top of page
  • Writer's pictureSteven Marsh

God’s Story, Your Story and Our Story Through the Eyes of the Gospel Writers:

Updated: Apr 14, 2020

Empathy Today and Its Significance for Being the Best Neighbors, Authentically–The Wave Is Water: a Reflection on 1 Samuel 16:1-13 and John 9:1-12

The Coronavirus (COVID-19) is a pandemic. As of 7:00am this morning, there were 162,501 cases, 6,068 deaths and 75,968 who have recovered.[1] I’m sure the numbers are even higher now. Precaution and proactive hygiene are imperative. Practicing social distancing and not meeting in groups numbering more than ten is smart behavior. A recent NBC News/WSJ poll states that 60 percent believe worst is yet to come for U.S. in coronavirus pandemic.[2]

The pandemic and crowded grocery stores with emptied shelves is unsettling. I see panic motivated by fear. I have two questions. Does fear destabilize you? Does your understanding of God stabilize you? Or both. Although the people of God stumbled at Meribah and Massah, the truth gleaned from Exodus 17 is that God was with the people. Their question, like ours, was “Is the Lord among us or not?”[3] Fear limits an awareness that God is in our midst. Faith banks one’s hope on God’s promise that God is always in our midst. As Christians, we know, whether our behavior is good or bad; circumstances a blessing or curse; fear taking a foothold in our thinking, that God is in our midst. Barbara Brown Taylor and Episcopal priest and the emerita Butman Professor of Religion at Piedmont, tells the following story:

By the following semester, word had gotten around that you could not pass Dr. Taylor’s class if you did not worship idols, but if anything that helped enrollment instead of hurting it. Students seem to be up for anything that promises to relieve the tedium of their education…That first field trip opened a whole folder of questions for me, both as a person and as a teacher of young persons. Is it better to read about a religion in a textbook than to risk actual contact with it? How would I feel if a group of students visited my church and treated the holiest things inside it like oddities? Can anyone who visits a sacred space remain an observer, or does one become a participant simply by entering in? Does the taking part in the ritual of another faith automatically make you a traitor to your own? The most troubling question of all was why my religion seemed so much less gracious than Dr. Acharya’s religion did…. Her hospitality was impeccable. She welcomed all of us to join her at the high altar in her temple without asking what we believed. She enlisted the priest to offer special prayers for us. She did not distance herself from those who snickered… She opened her arms to us from beginning to end. If there were any problems with the visit, they came from the religious worldview of her guests, who had been taught to be very careful about who and what they embraced… Why was my crowd so defensive? Who had convinced us that faith was a competitive sport and that only one team could win for all eternity? With an attitude like that, who could blame a neighbor for sensing that Christian love was mostly charitable condescension? [4]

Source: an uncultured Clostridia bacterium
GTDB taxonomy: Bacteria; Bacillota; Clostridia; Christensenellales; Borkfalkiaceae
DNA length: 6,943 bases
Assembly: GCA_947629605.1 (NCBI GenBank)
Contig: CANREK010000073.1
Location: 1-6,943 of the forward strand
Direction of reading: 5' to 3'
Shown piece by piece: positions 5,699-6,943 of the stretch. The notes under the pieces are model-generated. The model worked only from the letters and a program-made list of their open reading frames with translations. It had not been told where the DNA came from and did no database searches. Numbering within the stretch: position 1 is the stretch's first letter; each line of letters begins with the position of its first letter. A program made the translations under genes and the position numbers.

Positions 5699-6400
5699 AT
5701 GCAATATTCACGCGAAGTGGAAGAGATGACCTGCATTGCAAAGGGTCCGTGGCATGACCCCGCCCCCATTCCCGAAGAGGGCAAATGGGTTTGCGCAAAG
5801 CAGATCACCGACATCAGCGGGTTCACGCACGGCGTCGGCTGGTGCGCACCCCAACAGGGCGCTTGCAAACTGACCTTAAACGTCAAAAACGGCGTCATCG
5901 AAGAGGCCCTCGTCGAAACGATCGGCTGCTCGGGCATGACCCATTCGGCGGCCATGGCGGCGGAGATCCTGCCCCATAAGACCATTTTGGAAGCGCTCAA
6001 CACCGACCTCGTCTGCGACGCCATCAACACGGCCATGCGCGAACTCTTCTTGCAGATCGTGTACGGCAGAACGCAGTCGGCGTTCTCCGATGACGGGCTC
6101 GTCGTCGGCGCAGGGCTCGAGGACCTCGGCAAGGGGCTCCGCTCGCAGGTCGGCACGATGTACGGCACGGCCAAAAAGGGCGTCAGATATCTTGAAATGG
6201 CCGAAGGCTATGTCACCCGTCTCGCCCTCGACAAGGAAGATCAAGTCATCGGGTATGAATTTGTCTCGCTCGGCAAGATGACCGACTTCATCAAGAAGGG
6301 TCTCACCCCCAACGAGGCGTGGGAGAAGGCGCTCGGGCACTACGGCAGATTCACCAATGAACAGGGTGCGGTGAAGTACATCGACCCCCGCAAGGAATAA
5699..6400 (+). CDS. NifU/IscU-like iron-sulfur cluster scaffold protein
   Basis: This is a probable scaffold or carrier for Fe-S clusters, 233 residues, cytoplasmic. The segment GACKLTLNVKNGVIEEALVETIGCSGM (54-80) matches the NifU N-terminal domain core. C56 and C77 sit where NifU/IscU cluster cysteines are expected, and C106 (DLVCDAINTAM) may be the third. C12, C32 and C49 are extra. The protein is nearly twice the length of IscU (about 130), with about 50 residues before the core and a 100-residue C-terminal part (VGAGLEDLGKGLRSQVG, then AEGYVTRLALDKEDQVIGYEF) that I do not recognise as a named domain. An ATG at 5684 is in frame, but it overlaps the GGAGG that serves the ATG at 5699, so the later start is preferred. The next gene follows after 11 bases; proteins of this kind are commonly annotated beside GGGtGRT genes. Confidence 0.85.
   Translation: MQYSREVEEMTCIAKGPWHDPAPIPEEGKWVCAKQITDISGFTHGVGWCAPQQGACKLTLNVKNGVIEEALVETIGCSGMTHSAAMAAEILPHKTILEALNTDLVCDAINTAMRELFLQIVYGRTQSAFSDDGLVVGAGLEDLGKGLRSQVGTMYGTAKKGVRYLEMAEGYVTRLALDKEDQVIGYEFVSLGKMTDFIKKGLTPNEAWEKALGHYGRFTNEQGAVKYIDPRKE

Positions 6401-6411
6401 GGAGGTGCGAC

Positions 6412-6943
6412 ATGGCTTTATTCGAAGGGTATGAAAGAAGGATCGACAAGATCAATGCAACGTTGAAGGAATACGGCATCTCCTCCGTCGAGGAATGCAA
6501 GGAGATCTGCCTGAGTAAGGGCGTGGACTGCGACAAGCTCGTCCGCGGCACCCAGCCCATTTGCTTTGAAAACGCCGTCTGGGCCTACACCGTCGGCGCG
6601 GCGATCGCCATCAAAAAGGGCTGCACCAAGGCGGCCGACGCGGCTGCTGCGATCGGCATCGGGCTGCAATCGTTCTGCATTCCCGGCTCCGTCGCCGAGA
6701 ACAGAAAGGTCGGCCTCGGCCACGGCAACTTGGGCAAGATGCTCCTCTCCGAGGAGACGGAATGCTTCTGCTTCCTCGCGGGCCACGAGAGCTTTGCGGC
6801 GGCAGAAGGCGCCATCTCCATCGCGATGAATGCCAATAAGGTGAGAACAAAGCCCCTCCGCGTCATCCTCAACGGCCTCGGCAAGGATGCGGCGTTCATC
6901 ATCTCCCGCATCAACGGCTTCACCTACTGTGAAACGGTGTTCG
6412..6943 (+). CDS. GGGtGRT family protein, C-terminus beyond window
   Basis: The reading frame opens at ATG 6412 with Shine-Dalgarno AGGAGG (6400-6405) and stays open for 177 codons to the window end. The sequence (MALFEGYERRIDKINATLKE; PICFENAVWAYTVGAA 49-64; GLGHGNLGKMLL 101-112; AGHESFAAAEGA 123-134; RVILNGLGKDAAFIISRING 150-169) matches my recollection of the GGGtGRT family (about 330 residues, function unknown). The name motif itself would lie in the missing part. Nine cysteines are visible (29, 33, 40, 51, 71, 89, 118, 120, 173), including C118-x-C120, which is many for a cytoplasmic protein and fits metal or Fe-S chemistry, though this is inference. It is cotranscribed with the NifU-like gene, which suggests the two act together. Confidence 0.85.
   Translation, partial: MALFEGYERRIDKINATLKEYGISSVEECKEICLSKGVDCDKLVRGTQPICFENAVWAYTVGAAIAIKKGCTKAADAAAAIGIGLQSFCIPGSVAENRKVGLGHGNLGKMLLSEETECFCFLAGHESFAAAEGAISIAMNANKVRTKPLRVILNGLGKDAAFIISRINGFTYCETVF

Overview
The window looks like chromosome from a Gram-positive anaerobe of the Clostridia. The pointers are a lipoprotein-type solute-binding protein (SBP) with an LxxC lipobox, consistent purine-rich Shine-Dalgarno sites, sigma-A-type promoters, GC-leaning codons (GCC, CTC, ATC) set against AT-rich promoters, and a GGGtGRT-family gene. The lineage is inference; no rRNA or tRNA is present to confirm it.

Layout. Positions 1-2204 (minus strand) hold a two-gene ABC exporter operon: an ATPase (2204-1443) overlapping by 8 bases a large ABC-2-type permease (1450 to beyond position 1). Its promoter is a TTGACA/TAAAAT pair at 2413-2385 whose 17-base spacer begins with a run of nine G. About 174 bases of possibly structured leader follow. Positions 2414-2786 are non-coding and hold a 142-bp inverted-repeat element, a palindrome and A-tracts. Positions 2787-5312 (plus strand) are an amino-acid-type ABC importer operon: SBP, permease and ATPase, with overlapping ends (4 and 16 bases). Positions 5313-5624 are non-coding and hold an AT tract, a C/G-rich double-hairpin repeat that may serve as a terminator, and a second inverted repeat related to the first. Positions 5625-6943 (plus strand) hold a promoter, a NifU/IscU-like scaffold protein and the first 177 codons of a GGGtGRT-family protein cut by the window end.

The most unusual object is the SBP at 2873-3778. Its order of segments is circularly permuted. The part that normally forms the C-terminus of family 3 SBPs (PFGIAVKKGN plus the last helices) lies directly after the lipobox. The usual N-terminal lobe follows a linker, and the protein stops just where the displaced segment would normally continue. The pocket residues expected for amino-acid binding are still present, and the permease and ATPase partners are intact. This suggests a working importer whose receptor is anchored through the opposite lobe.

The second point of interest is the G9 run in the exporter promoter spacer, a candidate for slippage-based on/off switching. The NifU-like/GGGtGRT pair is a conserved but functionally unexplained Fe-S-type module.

The texts in Exodus 17:1-7 and John 4:5-42 reveal to us that God is a source that satisfies and stabilizes. God is all knowing. God is empathetic. God is relational. God is present at all times and in an unconditional loving way. Everything that happens in our life is a gift from God. The good, the bad and the ugly is the way we discover how God is shaping us into amazing people. And we experience this shaping through warm relationships, relationships that make a difference. In such a time as this pandemic, people, religious and non-religious, are looking for answers and hope. Your understanding of God is just that… yours.